My son is one big lesson for me…He is the best and a sore loser in pysical activities if you ask me but each time someone wins an award academically, he claps the most and tells me what the person did right to earn that award. I never voice it but I always wondered why he feels no “pain” that he did not win.

  29. Afropinay says:

    AZUKAAAAAAAAAAAAAAAAAA!!!! Wer are you? Are you ok? Please let me know.. Ive not heard from you oh..

  30. princess says:

    I take God beg you Azuka, UPDATE o!

  31. teediva says:

    hm, nice way of teaching u, good to see that the lesson was not lost. thanks for stopping by mine.

  32. waffarian says:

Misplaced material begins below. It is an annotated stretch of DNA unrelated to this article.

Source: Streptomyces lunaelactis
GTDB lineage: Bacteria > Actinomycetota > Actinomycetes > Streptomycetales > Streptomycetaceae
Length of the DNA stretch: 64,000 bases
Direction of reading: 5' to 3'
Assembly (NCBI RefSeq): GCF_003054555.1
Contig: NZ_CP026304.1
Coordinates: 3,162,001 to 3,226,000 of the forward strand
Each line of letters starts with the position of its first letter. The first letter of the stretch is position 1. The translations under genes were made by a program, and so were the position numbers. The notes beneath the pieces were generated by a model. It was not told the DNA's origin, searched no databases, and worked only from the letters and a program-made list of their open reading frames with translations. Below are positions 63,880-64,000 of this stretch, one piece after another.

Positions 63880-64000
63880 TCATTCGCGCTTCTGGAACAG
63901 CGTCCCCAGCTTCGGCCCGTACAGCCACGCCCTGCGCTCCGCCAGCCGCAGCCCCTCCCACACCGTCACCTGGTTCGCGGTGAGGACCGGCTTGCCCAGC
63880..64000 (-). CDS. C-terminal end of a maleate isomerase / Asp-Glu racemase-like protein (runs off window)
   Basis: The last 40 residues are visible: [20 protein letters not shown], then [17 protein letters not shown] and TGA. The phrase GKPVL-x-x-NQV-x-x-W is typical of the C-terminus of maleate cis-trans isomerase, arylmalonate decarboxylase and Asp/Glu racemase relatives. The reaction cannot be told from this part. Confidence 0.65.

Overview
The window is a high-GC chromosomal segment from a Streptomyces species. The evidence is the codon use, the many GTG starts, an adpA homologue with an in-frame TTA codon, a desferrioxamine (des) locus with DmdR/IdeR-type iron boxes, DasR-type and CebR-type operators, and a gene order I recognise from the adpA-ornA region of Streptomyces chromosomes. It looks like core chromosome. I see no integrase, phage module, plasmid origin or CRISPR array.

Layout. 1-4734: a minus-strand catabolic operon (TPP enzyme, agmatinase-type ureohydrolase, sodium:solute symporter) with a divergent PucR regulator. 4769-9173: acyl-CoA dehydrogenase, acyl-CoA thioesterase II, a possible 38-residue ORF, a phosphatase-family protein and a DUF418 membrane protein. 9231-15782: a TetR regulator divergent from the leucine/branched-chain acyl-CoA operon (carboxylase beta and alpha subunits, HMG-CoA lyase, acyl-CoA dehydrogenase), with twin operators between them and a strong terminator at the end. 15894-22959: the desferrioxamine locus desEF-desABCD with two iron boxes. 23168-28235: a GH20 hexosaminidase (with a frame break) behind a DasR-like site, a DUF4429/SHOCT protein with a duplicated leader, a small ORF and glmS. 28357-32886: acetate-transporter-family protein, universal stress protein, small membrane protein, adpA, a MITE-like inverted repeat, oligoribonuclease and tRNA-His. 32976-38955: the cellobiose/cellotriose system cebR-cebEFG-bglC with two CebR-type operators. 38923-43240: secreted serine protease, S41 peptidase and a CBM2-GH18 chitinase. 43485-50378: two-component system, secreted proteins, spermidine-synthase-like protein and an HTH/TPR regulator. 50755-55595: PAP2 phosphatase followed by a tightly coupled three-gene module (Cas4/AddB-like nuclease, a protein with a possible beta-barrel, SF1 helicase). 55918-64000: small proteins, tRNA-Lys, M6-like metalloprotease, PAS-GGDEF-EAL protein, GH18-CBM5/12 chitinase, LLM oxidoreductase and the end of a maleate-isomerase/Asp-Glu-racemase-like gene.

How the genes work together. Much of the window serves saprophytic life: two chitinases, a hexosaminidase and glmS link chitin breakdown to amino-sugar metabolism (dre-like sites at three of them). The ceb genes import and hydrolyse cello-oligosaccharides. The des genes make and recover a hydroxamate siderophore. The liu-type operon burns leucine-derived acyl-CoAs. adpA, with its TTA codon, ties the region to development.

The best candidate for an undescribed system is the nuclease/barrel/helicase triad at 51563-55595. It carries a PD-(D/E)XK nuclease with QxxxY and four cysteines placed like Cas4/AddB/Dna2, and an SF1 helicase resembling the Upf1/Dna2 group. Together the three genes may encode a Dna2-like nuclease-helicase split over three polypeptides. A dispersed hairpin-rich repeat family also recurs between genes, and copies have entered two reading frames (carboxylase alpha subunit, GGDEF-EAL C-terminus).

Hi Azuka, no vex, just leaving a message on your blog, please join the campaign!


    Write a message to Nigeria. Whatever it is you have ever wanted to say. Your message can be long or short, funny or serious. Just send a message to your country on its day of Independence. For more information, check out:

  33. Jaja says:

    Ok, I am begging, Update.

    Is that not what u want..

    I hope you r ok tho..

  34. Mrs Somebody says:

    is it not time to update yet?

  35. wesleyanA says:

    where have you been Azuka? I miss you!!!!
    I’m in college now, finally. lol
    how’s life treating you?

    you probably don’t even remember me!?

  36. femme says:

    just posted a reply o ur comment
    when will u update?

  37. Azuka says:

    Nah, she wouldn’t. She wasn’t even my Social Studies teacher. I still can’t make heads or tails of French, much to her dismay.